It started in the times when life was hard and beautiful, and people, who had personal power and beauty thrived in society. Working was a virtue, laziness was debauchery, people had big families, they lived simple and beautiful lives close to animals and fields, the villages prospered, and so did love stories.
My Grandma is a Leo, and she is a hearty and supportive person because she has seen good and bad in life. The greatest good that she has seen came from Grandpa, who loved her dearly, and I dare say it was a love at first sight.
In her sixteenth year, Grandma, who has deep blue eyes and blonde hair was the most courted and attractive woman in the entire village. When she was fifteen she tried a simple divination, suggested by a wise woman. She slept with a certain herb under her head, and in the morning went to the waste in the yard – the once-upon-a-time variation of the toilet and she focused to listen. She heard the name of the man she was going to marry.
Since she knew only one man under this name – and that was some jerk from the neighborhood – terrified she went to her mother and told her with tears in her eyes: “Please don’t give me to this man, I do not want him, I will not marry him, never!”
A year later, she was already 17, and a boyfriend was visiting her in her yard. My Grandpa, who was a young and handsome carpenter came to fix the handle of her door. He was extremely well-groomed and she likes to say – his trousers were ironed in such a way, that if a fly perched upon them, it would slither. When her mother started pouring water for him to wash his hands – he said: “There is a maiden in this house; I’d rather she helped me wash my hands.”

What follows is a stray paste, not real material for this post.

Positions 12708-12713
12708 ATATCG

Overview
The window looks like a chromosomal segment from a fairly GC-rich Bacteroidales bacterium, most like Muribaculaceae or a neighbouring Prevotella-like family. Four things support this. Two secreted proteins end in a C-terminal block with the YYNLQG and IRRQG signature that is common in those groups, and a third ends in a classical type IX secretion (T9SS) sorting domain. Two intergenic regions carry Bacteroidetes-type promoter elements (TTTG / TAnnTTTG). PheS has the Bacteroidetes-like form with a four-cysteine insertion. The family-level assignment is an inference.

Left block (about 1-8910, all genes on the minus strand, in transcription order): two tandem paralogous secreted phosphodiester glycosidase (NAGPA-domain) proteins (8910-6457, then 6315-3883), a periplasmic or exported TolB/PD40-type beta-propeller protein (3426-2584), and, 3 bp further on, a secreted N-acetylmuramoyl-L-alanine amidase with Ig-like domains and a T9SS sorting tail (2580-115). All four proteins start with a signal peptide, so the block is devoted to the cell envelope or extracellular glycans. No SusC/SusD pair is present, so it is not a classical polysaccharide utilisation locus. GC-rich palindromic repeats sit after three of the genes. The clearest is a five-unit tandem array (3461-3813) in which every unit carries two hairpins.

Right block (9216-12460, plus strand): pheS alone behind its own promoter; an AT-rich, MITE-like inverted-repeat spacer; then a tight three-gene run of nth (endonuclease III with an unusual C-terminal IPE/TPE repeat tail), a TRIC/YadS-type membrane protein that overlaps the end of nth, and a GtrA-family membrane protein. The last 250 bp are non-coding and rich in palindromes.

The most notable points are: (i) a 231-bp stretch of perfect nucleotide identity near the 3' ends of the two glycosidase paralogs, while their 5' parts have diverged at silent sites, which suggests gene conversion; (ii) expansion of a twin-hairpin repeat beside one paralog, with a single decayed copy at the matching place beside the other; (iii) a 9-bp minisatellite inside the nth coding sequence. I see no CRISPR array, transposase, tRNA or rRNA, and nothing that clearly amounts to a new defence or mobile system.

Blushing, Grandma took the watering pot and started pouring water on the young man’s hands. He asked her: “I see you have got a boyfriend visiting you! Are you serious about him?”
“No!” Grandma said. “He just hangs around here for no good reason.”
That was the first time they met.
Same Sunday, he saw her on the weekly market.
“Hey, lass, would you like me to treat you some boza (a sweet non-alcoholic beverage popular in this region.)
“No, thanks! I don’t feel like drinking boza!”
That was the second time.
The third time Grandpa directly asked Grandma if she would, well, like to marry him.
“Why not…” – she went.
But then she reconsidered.
When the matchmakers came to her house to “take the bride” she was leaving, they crossed her way on the door.
Thus my Grandma would have eloped her own wedding. But she got caught, and she married Grandpa out of courtesy.
That was the best decision she ever made.
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